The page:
Abstract: A unilateral circuit model, which precisely predicts small signal response over a wide range of frequencies and bias points, is quantitatively analyzed and presented. The shortfall of current unilateral assumption and transformation technique is presented. A complete and explicit analysis is provided to develop a compact unilateral circuit model. The model is intended to predict input reflection, forward transmission and output reflection coefficients over wide range of frequencies. The technique is validated by transforming bilateral a small signal model of 3 x 3 μm x 40 μm, InGaP/GaAs HBT into its unilateral equivalent over the frequency range of 250 MHz to 30 GHz. The accuracy of the technique is corroborated at various bias conditions; collector current from 3 mA to 150 mA and collector-emitter voltage from 1 V to 5 V. Simulated results show very good agreement between small signal responses of transformed unilateral and bilateral circuit models.
Frequency Domain Dynamic Thermal Analysis in GaAs Hbt for Power Amplifier Applications
Than Tun Thein;Choi Look Law;Kai Fu
PIER , 2011, DOI: 10.2528/PIER11050301
Abstract: Dynamic temperature distributions in GaAs HBT are numerically analyzed in frequency domain as a function of power dissipation, frequency and space. Complete thermal characteristics, including frequency-dependent thermal impedance and phase lag behavior, are presented. The analysis is also extended for arbitrary periodic or aperiodic pulse heating operation to predict junction temperature of a Power Amplifier (PA) with non-constant envelope input signal. Dynamic junction temperatures of a single finger 2 μm x 20 μm GaAs HBT are predicted for square pulse envelope signal input with power levels varying with up to 10 dB above a nominal average level of 40 mW and with pulse widths ranging from 10 ns to 100 μs. With the input envelope signal amplitude of 10 dB above the average, the analytical results show that junction temperature rises from room temperature of 27C to 39C when heated by 10 ns pulse, increase to 36C by 100ns pulse, 105C by 1μs pulse and to 198C by 100 μs pulse. A novel setup is developed for nano-second pulsed measurements, and the analysis is validated through time domain on wafer pulsed measurements at three different power levels: 0 dB, 3 dB, and 6 dB above the average level. Results show that analytical results track well with measured junction temperature within the accuracy of ±5C over the entire measurement set.
Multiple Loci Are Associated with White Blood Cell Phenotypes
Michael A. Nalls equal contributor ,David J. Couper equal contributor,Toshiko Tanaka equal contributor,Frank J. A. van Rooij equal contributor,Ming-Huei Chen equal contributor,Albert V. Smith equal contributor,Daniela Toniolo equal contributor,Neil A. Zakai equal contributor,Qiong Yang,Andreas Greinacher,Andrew R. Wood,Melissa Garcia,Paolo Gasparini,Yongmei Liu,Thomas Lumley,Aaron R. Folsom,Alex P. Reiner,Christian Gieger,Vasiliki Lagou,Janine F. Felix,Henry V?lzke,Natalia A. Gouskova,Alessandro Biffi,Angela D?ring,Uwe V?lker,Sean Chong,Kerri L. Wiggins,Augusto Rendon,Abbas Dehghan,Matt Moore,Kent Taylor,James G. Wilson,Guillaume Lettre,Albert Hofman,Joshua C. Bis,Nicola Pirastu,Caroline S. Fox,Christa Meisinger,Jennifer Sambrook,Sampath Arepalli,Matthias Nauck,Holger Prokisch,Jonathan Stephens,Nicole L. Glazer,L. Adrienne Cupples,Yukinori Okada,Atsushi Takahashi,Yoichiro Kamatani,Koichi Matsuda,Tatsuhiko Tsunoda,Toshihiro Tanaka,Michiaki Kubo,Yusuke Nakamura,Kazuhiko Yamamoto,Naoyuki Kamatani,Michael Stumvoll,Anke T?njes,Inga Prokopenko,Thomas Illig,Kushang V. Patel,Stephen F. Garner,Brigitte Kuhnel,Massimo Mangino,Ben A. Oostra,Swee Lay Thein,Josef Coresh,H.-Erich Wichmann,Stephan Menzel,JingPing Lin,Giorgio Pistis,André G. Uitterlinden,Tim D. Spector,Alexander Teumer,Gudny Eiriksdottir,Vilmundur Gudnason,Stefania Bandinelli,Timothy M. Frayling,Aravinda Chakravarti,Cornelia M. van Duijn,David Melzer,Willem H. Ouwehand,Daniel Levy,Eric Boerwinkle,Andrew B. Singleton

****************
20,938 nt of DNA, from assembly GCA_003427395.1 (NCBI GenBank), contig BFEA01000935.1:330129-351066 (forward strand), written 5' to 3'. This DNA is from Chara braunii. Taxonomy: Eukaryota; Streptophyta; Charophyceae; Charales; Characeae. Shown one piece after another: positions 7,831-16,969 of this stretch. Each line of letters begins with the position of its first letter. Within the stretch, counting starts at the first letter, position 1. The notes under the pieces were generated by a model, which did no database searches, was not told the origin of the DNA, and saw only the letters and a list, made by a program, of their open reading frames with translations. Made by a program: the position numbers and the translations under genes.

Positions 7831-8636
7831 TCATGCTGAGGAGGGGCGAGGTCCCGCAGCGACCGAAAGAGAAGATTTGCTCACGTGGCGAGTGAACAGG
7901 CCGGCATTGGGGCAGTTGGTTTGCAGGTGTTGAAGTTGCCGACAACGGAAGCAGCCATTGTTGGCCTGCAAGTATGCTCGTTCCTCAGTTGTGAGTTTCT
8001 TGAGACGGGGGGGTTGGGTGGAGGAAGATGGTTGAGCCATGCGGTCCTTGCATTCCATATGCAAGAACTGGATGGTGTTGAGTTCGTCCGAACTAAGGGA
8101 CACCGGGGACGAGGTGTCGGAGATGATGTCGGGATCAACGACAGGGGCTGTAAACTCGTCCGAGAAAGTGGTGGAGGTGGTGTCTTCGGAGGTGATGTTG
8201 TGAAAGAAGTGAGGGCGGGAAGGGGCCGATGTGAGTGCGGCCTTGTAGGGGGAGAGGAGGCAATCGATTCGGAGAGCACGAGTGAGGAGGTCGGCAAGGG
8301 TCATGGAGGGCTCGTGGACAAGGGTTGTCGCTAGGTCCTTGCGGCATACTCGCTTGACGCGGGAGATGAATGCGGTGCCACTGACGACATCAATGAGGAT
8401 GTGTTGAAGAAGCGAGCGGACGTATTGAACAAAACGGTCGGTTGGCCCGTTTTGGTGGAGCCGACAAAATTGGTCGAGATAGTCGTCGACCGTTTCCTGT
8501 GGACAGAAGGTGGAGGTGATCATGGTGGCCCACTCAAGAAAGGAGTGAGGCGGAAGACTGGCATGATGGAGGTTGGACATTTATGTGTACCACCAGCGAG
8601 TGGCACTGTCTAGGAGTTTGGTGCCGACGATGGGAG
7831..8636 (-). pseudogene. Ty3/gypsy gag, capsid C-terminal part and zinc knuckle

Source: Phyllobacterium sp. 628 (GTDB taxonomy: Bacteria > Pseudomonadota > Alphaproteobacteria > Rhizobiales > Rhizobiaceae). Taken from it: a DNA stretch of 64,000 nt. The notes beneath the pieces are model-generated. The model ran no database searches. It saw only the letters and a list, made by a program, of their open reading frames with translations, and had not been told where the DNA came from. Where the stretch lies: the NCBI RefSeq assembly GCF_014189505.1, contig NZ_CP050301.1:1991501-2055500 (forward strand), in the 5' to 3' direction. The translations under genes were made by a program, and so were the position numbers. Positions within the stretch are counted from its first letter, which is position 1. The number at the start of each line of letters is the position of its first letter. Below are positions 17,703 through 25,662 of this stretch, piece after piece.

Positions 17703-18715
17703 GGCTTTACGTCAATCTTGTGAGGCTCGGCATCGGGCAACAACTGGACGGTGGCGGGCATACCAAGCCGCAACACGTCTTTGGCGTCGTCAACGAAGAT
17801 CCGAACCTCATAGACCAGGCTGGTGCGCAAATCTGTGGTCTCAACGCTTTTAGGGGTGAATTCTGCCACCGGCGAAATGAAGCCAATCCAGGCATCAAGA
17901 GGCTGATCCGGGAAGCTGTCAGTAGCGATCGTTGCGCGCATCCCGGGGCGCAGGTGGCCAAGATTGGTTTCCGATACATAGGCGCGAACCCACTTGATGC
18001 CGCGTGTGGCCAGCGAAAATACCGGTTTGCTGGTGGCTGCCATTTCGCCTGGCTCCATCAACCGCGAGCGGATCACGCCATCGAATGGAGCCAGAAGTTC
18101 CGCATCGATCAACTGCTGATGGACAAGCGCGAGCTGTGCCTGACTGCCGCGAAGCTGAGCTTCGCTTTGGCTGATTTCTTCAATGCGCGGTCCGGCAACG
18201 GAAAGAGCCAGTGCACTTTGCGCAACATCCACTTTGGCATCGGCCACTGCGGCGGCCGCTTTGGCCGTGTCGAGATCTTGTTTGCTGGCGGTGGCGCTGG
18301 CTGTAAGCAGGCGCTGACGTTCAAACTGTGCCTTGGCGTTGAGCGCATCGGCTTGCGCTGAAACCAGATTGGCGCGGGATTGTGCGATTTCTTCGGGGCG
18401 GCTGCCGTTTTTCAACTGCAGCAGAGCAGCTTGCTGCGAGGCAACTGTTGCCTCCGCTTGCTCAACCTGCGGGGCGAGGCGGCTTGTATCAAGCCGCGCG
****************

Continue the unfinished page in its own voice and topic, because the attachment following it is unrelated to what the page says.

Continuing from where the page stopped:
PLOS Genetics , 2011, DOI: 10.1371/journal.pgen.1002113
Abstract: White blood cell (WBC) count is a common clinical measure from complete blood count assays, and it varies widely among healthy individuals. Total WBC count and its constituent subtypes have been shown to be moderately heritable, with the heritability estimates varying across cell types. We studied 19,509 subjects from seven cohorts in a discovery analysis, and 11,823 subjects from ten cohorts for replication analyses, to determine genetic factors influencing variability within the normal hematological range for total WBC count and five WBC subtype measures. Cohort specific data was supplied by the CHARGE, HeamGen, and INGI consortia, as well as independent collaborative studies. We identified and replicated ten associations with total WBC count and five WBC subtypes at seven different genomic loci (total WBC count—6p21 in the HLA region, 17q21 near ORMDL3, and CSF3; neutrophil count—17q21; basophil count- 3p21 near RPN1 and C3orf27; lymphocyte count—6p21, 19p13 at EPS15L1; monocyte count—2q31 at ITGA4, 3q21, 8q24 an intergenic region, 9q31 near EDG2), including three previously reported associations and seven novel associations. To investigate functional relationships among variants contributing to variability in the six WBC traits, we utilized gene expression- and pathways-based analyses. We implemented gene-clustering algorithms to evaluate functional connectivity among implicated loci and showed functional relationships across cell types. Gene expression data from whole blood was utilized to show that significant biological consequences can be extracted from our genome-wide analyses, with effect estimates for significant loci from the meta-analyses being highly corellated with the proximal gene expression. In addition, collaborative efforts between the groups contributing to this study and related studies conducted by the COGENT and RIKEN groups allowed for the examination of effect homogeneity for genome-wide significant associations across populations of diverse ancestral backgrounds.